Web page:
There are literally thousands of blow dryers on the market ranging from units under $20 in chain stores to those costing $100 or more in a salon. Always buy a blow dryer that has variable temperature settings and use the high setting sparingly. If you blow dry daily, you will want to find hair care products that protect against thermal damage. Make sure the blow dryer fits your hand and that you will be able to use it comfortably. Blow driers that are too large and unwieldy work against your style not with it.

Many blow dryers come with various attachments to alter the flow of air out of the device. Talk to your hair care professional before spending extra money. All too often those attachments just take up space in one of your bathroom drawers. Chances are that all you really need is a good, basic blow dryer and a brush. Professional blow dryers can be purchased at wholesale beauty supply outlets or from salons and usually offer the greatest amount of temperature control.

Catch a Wave with Curling Irons

A curling iron or tongs is a quick way to add shape and volume to your hair. Work with your hair dry and for additional staying power to your set, spray each section of hair with hair spray before wrapping it around the barrel. Curl close to the root but be careful not to burn your scalp. It is generally best to have a curling iron with variable heat settings and to work at the lowest temperature possible. The larger the barrel of the curling iron the larger the curl or wave it will produce.

If you only want to create waves in your hair, don’t wrap the individual strands around the barrel of the iron, just close the iron over sections of your hair and leave it for several seconds, then move to another section. Some curling irons come with special crimping or waving attachments and it should be noted that a similar effect can be achieved with a flat iron outfitted with a crimping head. Regardless of the tool used, you should be able to see the results of the wave as you work.

When you are finished curling your hair, the amount of brushing and styling you do is up to you. By just running your fingers through your hair with a little gel you’ll have a looser, curlier style. Brushing will add volumes waves that can be shaped.

Longer Lasting Styles with Rollers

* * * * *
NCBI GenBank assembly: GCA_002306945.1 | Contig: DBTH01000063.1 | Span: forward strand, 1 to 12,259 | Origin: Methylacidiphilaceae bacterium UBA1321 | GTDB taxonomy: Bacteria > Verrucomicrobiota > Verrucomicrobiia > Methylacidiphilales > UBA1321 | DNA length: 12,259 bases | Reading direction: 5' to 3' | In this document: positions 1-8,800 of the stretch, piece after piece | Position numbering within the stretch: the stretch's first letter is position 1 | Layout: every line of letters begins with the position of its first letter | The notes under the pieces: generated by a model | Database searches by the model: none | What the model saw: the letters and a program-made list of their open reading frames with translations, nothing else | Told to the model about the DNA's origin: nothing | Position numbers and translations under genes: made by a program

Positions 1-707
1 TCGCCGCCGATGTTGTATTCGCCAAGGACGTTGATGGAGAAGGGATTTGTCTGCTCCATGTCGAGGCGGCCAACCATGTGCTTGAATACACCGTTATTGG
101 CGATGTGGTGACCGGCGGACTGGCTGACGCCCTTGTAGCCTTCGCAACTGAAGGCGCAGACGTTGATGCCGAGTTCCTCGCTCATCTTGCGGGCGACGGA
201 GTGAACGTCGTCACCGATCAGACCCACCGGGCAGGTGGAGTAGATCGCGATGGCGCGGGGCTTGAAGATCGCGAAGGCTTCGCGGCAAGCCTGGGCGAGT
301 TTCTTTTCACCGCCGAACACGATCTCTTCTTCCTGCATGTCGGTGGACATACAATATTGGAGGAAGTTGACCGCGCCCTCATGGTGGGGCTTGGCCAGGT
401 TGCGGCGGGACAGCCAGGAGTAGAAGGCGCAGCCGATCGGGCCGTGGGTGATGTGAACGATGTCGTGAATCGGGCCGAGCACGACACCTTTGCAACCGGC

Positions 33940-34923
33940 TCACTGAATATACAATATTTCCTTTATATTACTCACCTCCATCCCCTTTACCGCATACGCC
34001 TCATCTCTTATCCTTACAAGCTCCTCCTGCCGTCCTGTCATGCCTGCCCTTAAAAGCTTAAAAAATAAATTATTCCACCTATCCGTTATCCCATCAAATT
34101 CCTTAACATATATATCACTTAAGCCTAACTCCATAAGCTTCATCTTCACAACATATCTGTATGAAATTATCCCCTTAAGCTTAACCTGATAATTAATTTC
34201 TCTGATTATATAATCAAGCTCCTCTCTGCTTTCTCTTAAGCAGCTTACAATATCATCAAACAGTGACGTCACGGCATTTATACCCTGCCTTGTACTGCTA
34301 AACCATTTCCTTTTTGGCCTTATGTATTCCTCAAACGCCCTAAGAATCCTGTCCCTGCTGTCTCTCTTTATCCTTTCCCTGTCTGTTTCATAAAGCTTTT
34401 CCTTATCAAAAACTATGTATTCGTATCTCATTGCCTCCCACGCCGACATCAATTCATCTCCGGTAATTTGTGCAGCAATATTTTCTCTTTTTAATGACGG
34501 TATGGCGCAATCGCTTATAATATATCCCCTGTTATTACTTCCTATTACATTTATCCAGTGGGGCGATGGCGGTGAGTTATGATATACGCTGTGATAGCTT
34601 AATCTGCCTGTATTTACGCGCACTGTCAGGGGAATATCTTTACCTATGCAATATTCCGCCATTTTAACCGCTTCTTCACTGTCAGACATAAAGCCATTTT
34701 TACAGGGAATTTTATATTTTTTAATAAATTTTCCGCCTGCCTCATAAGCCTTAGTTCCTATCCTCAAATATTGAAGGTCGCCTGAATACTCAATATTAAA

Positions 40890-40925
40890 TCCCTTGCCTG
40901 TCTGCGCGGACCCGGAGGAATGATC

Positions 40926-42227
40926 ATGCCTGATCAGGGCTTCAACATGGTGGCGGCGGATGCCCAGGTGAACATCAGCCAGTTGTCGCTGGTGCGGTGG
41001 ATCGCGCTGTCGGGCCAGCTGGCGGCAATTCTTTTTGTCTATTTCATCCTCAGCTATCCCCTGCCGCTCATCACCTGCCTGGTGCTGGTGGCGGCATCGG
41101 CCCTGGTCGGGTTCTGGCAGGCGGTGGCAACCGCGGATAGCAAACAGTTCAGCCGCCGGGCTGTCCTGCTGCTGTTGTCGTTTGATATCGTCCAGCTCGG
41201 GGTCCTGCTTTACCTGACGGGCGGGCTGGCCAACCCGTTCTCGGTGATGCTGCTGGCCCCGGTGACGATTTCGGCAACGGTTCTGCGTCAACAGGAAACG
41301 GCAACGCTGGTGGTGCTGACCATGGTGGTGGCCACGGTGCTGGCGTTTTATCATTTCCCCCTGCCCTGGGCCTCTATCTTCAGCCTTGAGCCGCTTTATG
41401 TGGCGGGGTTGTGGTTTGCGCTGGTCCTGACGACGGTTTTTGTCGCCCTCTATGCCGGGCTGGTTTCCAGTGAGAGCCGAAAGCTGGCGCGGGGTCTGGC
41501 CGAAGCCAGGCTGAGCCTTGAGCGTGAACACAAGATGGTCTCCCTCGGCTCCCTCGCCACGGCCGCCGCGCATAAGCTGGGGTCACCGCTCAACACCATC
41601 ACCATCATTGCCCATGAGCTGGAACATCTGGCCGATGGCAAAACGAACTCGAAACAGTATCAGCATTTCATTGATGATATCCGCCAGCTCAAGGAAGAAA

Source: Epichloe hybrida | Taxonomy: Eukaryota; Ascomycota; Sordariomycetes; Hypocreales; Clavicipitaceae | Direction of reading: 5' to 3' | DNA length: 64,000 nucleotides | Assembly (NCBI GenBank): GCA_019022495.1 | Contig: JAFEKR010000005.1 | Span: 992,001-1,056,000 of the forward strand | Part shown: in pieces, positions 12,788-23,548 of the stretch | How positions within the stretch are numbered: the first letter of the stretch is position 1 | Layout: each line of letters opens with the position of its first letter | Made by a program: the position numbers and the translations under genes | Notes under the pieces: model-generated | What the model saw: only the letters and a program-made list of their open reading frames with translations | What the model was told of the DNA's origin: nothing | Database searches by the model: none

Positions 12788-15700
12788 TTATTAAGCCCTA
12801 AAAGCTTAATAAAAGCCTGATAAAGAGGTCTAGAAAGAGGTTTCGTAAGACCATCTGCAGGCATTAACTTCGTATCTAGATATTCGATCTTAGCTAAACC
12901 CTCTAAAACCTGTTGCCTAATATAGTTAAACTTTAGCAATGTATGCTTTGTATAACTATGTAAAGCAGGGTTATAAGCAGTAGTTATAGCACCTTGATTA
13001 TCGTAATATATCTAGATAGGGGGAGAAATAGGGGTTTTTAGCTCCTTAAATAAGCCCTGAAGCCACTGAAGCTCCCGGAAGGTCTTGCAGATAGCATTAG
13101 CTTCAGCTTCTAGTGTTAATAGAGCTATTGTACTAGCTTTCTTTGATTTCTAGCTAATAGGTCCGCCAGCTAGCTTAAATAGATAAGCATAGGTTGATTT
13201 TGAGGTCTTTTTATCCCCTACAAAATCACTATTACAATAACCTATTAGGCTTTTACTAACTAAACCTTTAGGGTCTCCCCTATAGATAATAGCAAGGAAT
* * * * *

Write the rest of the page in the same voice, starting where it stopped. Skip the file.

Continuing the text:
Though more time consuming than styling with a brush and blow dryer, hair rollers or curlers are an excellent choice for people who aren’t good at that technique or who want their style to stay “set” for longer periods of time. (Even with curlers you need to be aware that fine hair usually will not hold a set and all you will create are waves.)

As a general rule, if you want to create a volume (to keep the roller in place), your hair must wind one and a half times around the curler. The smaller the curler, the tighter curl it will create. Direct the hair in the direction you want it to follow in the finished style. Don’t place one roller directly behind another, stagger them for a more natural look when your hair is combed out. Allow your hair to dry completely before taking out the rollers or the curls won’t hold.

Thanks to the invention of Velcro, modern rollers don’t have to be pinned in place although that old tried and true method still works quite well. If you’re in a hurry, you may want to use a set of electric hair curlers or hot rollers. As with any heated device, be careful not to roll your hair so tightly that the hot rollers will burn your scalp. (Hot roller sets range from $50 to $150.)

With hot rollers, start with dry hair and apply hairspray all over your head before beginning. Then spray each individual section of hair before putting it on the roller. (Again, point the hair in the direction you want it to follow for the finished style.) Twisting the hair before it is wrapped around the curler will create a spiral look when it is released. Allow the rollers to cool completely.

When you release your hair from the rollers you can simply scrunch it into place with your fingers (with either traditional or hot rollers) or you can style it in place with your brush and comb. The more you brush the more you will work the curl out your hair and wind up with more waves.